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Dancing at the Rascal Fair

by Ivan Doig

Series: McCaskill Trilogy (2)

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8352021,028 (4.18)102
Doig captures the passion and tenacity of turn-of-the-century immigrants struggling to build new lives amidst Montana's windswept Rockies. The tale unfolds into a contest of the heart between Anna Ramsay and Angus McCaskill--kept apart by obligations--as they and their stormy kin vie to tame the brutal land.… (more)

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Showing 1-5 of 20 (next | show all)
Splendid family saga. Rob and Angus emigrate together from Scotland to Montana at age 19. The book covers about 30 years, 1890 to 1920, of their relationship as sheep ranchers. Their lovers, their wives, their children. There's not much plot here, just the ups and downs of frontier living. It's very richly written, evocative. ( )
  kukulaj | Jun 30, 2020 |
Okay, this is a real review of the book I actually read. (Initially, I had a copy of the Penguin edition, and it was the first book I've ever given up on because of its physical design. It was set in an extremely heavy and ornate font, at about a 9-point size, and I could only read it for a few minutes before developing an eyestrain headache.)

Once I dumped the eyesight-killer and laid hands on a large-print copy, things went much better!

Reviews mention that this book is part of Doig's "Montana Trilogy", but it stands very well alone. It follows the lives of two young Scotsmen who emigrate to Montana in the late 1800s and homestead in the beautiful but cruel "Two Medicine River" country where he has set other work. (Readers of "The Bartender's Tail" will recognize much of the locale.)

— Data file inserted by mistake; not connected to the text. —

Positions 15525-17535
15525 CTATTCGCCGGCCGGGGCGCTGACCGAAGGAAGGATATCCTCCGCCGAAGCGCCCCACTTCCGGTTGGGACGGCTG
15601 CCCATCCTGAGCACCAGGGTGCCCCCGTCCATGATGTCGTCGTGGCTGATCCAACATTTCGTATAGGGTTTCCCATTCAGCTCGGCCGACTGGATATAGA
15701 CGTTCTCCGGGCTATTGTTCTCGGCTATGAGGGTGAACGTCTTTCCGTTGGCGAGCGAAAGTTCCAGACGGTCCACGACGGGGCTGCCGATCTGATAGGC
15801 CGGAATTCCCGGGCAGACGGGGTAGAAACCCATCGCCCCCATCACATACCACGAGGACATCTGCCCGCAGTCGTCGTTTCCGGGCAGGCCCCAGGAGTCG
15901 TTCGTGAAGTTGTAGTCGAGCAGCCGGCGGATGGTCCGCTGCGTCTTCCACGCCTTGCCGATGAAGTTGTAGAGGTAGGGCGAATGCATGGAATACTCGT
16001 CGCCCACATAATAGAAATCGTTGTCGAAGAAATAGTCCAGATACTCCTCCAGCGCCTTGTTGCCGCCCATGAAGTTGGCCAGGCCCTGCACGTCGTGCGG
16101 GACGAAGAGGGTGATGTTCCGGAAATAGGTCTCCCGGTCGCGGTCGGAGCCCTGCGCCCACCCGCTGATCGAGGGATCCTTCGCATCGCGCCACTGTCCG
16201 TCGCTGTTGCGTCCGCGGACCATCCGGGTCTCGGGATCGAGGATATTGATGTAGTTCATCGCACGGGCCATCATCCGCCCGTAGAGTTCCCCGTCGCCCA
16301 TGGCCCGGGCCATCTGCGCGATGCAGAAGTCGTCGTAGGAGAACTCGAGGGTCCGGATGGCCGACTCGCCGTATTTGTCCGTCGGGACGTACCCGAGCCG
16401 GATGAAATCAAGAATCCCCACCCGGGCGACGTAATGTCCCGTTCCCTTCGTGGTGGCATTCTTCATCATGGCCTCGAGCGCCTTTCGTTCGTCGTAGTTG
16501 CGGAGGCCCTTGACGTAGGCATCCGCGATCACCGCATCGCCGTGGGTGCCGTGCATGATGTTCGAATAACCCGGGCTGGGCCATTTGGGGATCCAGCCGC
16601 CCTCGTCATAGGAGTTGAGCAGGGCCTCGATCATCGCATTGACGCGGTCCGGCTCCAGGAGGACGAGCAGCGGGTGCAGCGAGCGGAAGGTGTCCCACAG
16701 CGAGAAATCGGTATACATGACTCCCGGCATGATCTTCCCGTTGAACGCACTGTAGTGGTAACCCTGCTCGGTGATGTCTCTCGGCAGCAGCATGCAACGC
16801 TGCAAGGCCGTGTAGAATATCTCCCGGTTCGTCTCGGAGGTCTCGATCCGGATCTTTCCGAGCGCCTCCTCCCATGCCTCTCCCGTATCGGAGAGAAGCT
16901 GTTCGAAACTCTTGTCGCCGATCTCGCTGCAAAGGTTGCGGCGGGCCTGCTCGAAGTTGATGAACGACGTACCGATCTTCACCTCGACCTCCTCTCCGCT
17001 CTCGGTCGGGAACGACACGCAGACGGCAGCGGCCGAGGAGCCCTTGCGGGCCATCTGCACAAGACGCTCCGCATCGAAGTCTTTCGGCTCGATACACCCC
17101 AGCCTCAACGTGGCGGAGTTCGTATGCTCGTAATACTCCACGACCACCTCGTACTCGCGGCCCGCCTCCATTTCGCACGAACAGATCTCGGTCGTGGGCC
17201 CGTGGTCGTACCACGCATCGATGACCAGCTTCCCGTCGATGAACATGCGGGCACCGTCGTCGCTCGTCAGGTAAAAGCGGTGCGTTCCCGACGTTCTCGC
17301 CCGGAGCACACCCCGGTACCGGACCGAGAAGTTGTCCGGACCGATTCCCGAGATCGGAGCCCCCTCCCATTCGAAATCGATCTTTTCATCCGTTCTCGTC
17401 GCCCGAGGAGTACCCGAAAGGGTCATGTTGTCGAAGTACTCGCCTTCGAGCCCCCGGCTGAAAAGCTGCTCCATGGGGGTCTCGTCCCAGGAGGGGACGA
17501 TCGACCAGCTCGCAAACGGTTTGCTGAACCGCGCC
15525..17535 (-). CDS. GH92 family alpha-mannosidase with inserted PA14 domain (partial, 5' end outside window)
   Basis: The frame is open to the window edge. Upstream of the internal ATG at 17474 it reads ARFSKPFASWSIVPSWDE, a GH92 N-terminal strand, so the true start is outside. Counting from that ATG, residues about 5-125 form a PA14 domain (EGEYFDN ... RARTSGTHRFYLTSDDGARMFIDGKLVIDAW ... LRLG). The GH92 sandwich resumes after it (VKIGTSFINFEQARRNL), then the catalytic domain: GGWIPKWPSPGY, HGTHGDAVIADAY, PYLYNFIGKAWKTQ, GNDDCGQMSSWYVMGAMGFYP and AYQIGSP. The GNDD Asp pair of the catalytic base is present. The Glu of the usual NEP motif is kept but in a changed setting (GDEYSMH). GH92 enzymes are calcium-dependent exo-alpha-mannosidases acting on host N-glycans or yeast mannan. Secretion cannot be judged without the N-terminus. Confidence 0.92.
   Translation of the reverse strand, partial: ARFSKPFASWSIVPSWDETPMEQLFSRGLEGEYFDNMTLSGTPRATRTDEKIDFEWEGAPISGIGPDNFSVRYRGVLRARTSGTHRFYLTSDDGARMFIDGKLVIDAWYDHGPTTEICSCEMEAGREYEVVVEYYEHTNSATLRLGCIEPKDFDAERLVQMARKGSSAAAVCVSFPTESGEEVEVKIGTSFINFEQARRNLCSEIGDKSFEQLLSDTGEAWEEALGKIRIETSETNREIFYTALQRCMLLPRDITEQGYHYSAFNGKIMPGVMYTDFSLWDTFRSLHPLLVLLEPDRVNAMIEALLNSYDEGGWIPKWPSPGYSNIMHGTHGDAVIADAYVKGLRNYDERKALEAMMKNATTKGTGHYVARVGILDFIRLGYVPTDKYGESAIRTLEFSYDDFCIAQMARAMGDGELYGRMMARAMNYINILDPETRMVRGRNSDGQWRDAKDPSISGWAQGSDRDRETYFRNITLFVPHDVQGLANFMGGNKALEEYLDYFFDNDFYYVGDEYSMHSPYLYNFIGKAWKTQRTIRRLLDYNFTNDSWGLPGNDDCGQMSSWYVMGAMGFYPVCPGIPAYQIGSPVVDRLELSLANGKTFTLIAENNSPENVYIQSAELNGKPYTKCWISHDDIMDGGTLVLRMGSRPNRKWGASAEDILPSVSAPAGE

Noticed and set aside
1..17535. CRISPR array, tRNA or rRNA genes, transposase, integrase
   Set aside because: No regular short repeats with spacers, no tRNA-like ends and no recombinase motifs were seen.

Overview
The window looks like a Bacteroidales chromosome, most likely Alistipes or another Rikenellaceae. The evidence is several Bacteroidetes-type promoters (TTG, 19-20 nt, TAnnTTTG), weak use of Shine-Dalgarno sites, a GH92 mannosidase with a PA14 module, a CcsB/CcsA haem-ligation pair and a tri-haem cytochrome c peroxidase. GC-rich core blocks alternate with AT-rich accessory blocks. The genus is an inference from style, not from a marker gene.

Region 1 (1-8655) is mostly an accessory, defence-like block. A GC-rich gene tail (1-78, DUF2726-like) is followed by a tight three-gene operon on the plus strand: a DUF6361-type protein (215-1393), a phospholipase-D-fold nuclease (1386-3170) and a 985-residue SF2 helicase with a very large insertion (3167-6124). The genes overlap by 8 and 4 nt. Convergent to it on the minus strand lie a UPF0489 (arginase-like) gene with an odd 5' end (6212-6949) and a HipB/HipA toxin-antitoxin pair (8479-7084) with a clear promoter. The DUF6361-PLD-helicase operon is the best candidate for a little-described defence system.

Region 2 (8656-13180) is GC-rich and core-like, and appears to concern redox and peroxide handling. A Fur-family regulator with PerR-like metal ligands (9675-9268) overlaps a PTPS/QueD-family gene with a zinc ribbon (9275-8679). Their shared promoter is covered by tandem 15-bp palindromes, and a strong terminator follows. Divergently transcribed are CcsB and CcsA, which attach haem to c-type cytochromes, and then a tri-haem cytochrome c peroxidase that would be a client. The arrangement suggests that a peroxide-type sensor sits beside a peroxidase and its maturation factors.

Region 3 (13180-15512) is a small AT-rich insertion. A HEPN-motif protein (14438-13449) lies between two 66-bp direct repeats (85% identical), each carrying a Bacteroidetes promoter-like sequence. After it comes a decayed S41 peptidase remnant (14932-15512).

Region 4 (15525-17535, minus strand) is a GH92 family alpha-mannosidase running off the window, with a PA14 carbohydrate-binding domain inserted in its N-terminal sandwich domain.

The friends become business partners, but things begin to sour when Rob Barclay brings his young sister over from Scotland, with an eye toward making a match between her and Angus McCaskill, not realizing that Angus has fallen deeply in love with another woman. Over the years, their relationship waxes and wanes as together with their families they try to survive in an unforgiving land. ( )
  LyndaInOregon | Dec 14, 2018 |
Excerpts from my original GR review (Mar 2011):
- ..1987 epic novel..about early homesteaders in Montana, beginning in 1889. It is part of the Two Medicine trilogy, though the story stands on its own.
- The story begins with Robert Burns Barclay and Angus McCaskill, 19 year old pals with an adventurous streak, boarding the "James Watt" for passage to America and Montana. They're leaving behind Nethermuir, Scotland (and the annual Rascal Fair) for the vague, but enchanting, promise of riches; word of such potential reaches them by way of Christmas letters to Nethermuir sent by Lucas Barclay, Rob's uncle..